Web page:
The author of the GitHub issue above just posted when he combined two full long strings (I’ll assume serially, but I’d assume the same for a data fork as well) that they repeated. He’s got two strings of 100, and they didn’t become a string of 200, they remained 0-99, 0,99 (so they’d repeat)
The justifiable enthusiasm for how this simplifies our serial wiring constraints makes me wonder if anyone’s ever made a cheap WS2812/APA102 digital “delay line” (address offset) so we could have the same flexibility on existing products.
Imagine a small chip that just drops the fist N values after a reset frame, then starts shifting out the subsequent values. You could configure how many positions to drop with a small DIP switch.
Niche market for sure, but could save many awkward wiring moments such as the ones everyone encounters in their internal polyhedra builds.
It was a while ago, and the scroll-back of the HaD chat is super bad. You might have luck posting a question about it there and hope someone remembers more than me
I’ve given it some thought too (for routing and/or protocol translation). Might be a way to make them economically with those $0.03 micros if they don’t have to do too much protocol work. I have the dev kit, but haven’t had the time to experiment much.
One of the ideas floated was that it could consume pixel data for config. So e.g. if you install it at the 100th pixel, that pixel data is really 3 bytes (or any really) of data it will consume for it’s own config before routing data elsewhere.
Being able to add that functionality to existing products would be really awesome, even if it means adding in another piece into your string. Built-in would be best, but it looks like with higher qty pixels that “spooky action” quits with that mystery chip. “Self-Addressable” leds… that would be sweet.
I’m one of the people @wizard mentioned from the Hackaday.io LED Art Chat working on LED strip “router” chips. (I’m not sure what to call these yet, I used “splitter” first but maybe “router” is more accurate.) I’m still in the idea phase, and haven’t prototyped my ideas yet. The other person in the chat has a working design, but it requires custom controller firmware. I want my design to work with any WS2812 controller as is, particularly with Pixelblaze.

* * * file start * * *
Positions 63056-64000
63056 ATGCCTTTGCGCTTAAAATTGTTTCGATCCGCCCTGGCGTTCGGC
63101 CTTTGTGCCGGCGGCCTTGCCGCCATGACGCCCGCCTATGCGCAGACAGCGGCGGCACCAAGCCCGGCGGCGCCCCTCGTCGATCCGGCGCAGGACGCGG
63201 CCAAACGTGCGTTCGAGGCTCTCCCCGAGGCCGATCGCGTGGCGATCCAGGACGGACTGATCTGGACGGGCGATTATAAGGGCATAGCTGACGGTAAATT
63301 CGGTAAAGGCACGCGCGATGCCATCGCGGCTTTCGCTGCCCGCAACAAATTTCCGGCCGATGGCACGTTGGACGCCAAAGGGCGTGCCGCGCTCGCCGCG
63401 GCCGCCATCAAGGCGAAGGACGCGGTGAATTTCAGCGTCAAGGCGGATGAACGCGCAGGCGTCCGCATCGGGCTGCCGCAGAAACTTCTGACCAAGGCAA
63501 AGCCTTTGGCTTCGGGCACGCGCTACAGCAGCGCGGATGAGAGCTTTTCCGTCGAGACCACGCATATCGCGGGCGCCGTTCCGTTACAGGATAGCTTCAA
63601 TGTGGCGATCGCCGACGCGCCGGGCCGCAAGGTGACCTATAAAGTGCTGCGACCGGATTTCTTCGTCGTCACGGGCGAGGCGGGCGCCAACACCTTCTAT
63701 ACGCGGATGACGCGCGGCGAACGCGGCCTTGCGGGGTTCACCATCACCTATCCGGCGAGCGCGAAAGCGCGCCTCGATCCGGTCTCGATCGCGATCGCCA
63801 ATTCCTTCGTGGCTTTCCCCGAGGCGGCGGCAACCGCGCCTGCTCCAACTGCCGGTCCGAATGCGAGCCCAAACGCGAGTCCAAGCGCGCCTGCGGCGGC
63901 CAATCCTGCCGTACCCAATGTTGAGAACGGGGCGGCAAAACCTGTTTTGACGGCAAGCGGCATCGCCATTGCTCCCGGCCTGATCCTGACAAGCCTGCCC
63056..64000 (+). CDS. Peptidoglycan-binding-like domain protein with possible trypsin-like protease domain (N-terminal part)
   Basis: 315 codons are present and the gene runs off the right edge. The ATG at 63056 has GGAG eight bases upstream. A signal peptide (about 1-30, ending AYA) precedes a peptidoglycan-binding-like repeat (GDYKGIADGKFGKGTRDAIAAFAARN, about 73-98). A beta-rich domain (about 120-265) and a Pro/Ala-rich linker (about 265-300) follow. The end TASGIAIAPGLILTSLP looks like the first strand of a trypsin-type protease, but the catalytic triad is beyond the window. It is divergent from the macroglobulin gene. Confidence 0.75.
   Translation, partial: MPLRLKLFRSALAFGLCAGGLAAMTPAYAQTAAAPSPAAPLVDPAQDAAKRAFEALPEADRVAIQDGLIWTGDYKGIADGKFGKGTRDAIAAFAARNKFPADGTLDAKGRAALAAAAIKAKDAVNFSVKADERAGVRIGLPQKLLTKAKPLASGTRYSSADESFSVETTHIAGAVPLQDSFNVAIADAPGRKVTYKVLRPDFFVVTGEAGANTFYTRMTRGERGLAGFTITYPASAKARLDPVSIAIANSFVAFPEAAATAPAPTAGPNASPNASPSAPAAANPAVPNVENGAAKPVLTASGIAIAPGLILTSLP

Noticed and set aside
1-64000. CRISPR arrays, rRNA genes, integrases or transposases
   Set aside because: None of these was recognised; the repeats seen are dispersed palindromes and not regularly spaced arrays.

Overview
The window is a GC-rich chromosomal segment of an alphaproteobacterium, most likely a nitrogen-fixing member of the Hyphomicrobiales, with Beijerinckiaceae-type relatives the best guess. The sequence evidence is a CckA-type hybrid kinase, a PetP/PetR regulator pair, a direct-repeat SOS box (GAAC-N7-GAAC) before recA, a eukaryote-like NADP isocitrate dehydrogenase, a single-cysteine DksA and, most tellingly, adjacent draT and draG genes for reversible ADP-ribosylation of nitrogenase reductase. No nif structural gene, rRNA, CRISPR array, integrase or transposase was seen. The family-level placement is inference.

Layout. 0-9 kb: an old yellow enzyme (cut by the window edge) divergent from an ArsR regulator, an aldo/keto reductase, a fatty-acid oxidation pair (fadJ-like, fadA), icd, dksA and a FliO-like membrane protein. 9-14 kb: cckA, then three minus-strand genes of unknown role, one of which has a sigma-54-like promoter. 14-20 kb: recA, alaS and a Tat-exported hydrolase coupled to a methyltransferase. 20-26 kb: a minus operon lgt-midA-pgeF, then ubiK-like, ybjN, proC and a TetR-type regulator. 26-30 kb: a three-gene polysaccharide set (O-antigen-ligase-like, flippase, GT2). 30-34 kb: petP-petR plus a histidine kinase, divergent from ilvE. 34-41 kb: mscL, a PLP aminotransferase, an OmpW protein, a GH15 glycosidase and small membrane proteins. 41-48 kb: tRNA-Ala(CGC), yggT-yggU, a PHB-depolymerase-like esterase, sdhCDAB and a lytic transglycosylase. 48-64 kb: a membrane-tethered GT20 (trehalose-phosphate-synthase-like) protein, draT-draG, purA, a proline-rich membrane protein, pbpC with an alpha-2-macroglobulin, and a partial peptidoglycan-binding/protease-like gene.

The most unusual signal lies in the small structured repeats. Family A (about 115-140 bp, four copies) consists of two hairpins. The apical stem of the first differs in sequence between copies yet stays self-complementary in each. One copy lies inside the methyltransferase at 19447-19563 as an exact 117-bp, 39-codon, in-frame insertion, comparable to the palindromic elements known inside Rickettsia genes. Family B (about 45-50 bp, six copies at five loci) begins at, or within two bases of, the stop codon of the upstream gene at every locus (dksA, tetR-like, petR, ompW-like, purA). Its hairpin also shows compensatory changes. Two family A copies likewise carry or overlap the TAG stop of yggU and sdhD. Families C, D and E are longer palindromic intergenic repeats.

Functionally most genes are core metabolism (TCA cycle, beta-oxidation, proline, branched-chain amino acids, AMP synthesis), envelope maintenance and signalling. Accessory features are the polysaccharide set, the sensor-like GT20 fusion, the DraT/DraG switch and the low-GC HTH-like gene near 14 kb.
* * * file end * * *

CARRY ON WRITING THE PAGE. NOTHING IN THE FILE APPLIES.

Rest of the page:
I have a project in mind that really needs these router chips, maybe more than one type. I have a cheap waist-high white fake Christmas tree with 80 branches, and I want to put a LED strip on each branch, without looping the strips back on each other. I’m casually starting now, but I’m not sure if this is a Christmas 2020 or Christmas 2021 project
Right now I’m prototyping with ATtiny parts, but the goal is to move to the 3-cent micros if the project takes off.
How many leds on each branch?
With these hardcoded ones, easy enough to do, you probably would want 2-4 strands, since the 200 limit would be the blocker. So cost ~$50-100… (Figuring $25 per 200)
With normal pixels, you’d need 80+ “splitters”, each configured uniquely. Plus 400-800 pixels. That seems like way more work. But I look forward to seeing it!
I’m in favor of some tiny microchip that can “route” pixel data, many if it optionally has a pixel on it, so you can easily camouflage it into the mix
The tree has from 4-13 LEDs per branch (assuming 60 LEDs/m). There’s enough branches to hold almost 14m of strip. Just over 1000 LEDs.
The project is a test case for my “splitter” (I still like that name over “router”) ideas more than just wanting a lit up tree. I’m planning to use normal pixels for this project, though I am interested in these new bussed strings maybe for other projects. Each splitter could support more than one branch, I’m considering supporting up to 16 strands. I want to minimize the burden of configuration, so I’m keeping that in mind.
I don’t want to sidetrack the conversation on the bussed strands, but we could continue in a new thread if you want. I’ll post any major updates on the splitters or the tree project in this forum, as I’ll be using Pixelblaze.